Not only that, but other research shows that eating moderate amounts of dairy foods like butter may be linked to a lower risk of heart attack and stroke as well (26, 27).

Still, some studies indicate that eating butter may come with some adverse health effects.

For instance, one 5-week study in 47 people found that moderate butter intake increased heart disease risk factors, including total and LDL (bad) cholesterol, compared to olive oil (28).

Similarly, another study reported that eating 50 grams of butter daily for 4 weeks increased LDL (bad) cholesterol in 91 adults (29).

Additionally, butter is high in calories and saturated fat, so it’s important to keep your intake in check and enjoy a variety of other healthy fats as well.

Further research is needed to determine how a regular intake of butter may impact your overall health.

How much butter can you safely eat?

It’s recommended to limit your saturated fat intake to less than 10% of your total daily calories (22).

For example, if you eat 2,000 calories per day, this would equate to about 22 grams of saturated fat — or approximately 3 tablespoons (42 grams) of butter (1).

Therefore, it’s best to stick to 1–2 tablespoons (14–28 grams) per day, combined with other healthy fats like olive oil, nuts, seeds, coconut oil, avocados, and fatty fish.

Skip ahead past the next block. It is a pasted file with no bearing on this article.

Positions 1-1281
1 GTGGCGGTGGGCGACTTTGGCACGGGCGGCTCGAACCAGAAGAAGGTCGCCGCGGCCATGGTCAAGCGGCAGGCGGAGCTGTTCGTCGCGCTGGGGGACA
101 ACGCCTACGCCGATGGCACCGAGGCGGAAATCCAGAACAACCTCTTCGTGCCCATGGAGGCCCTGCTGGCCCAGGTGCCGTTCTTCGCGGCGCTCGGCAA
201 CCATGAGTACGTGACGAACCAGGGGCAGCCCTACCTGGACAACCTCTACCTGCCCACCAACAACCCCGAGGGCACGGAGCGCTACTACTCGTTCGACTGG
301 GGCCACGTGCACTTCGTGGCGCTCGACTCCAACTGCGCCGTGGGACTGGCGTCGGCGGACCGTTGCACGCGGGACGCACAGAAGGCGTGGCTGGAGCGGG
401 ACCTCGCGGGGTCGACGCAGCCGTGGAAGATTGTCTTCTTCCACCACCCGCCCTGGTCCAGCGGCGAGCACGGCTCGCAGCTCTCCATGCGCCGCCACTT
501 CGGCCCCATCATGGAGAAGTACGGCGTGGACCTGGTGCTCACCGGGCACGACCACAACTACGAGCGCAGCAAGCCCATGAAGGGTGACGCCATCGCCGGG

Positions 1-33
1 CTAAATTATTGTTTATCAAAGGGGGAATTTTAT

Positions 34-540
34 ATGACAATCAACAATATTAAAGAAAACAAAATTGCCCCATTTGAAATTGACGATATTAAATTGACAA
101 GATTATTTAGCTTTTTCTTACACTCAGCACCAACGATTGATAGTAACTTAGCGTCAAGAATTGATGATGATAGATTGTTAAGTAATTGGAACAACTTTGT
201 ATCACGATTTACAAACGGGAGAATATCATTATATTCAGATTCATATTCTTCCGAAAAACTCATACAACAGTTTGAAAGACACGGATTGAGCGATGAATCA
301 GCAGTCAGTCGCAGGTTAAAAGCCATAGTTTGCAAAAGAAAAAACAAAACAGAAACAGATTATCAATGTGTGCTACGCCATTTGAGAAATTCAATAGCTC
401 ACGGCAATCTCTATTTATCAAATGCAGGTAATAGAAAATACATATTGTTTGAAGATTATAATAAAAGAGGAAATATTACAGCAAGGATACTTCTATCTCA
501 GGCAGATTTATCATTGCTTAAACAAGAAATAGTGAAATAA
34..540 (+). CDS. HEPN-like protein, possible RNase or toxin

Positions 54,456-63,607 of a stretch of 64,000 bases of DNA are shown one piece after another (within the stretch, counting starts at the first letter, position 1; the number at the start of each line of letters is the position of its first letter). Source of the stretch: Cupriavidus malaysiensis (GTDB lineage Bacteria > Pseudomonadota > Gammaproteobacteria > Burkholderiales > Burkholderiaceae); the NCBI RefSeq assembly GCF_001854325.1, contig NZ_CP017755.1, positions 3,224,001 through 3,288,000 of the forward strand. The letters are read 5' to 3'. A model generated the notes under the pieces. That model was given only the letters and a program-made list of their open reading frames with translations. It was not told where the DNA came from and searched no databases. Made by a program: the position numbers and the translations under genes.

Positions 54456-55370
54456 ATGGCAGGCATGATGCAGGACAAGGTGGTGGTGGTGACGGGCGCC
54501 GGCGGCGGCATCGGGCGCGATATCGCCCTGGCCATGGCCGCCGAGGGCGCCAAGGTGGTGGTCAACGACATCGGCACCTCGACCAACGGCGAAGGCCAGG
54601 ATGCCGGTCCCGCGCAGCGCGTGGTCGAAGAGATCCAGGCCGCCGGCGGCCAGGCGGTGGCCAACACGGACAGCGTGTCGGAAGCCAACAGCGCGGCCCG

Enjoying butter in moderation may be linked to a lower risk of obesity, diabetes, and heart problems. However, it should be enjoyed along with other healthy fats as part of a nutritious diet.

Butter is rich in nutrients and beneficial compounds like butyrate and conjugated linoleic acid.

High-fat dairy products like butter have been linked to a reduced risk of obesity, diabetes, and heart problems.

Still, butter is high in calories and saturated fat and should be enjoyed in moderation. It’s best to consume it alongside a mix of heart-healthy fats like olive oil, avocado, nuts, seeds, and fatty fish.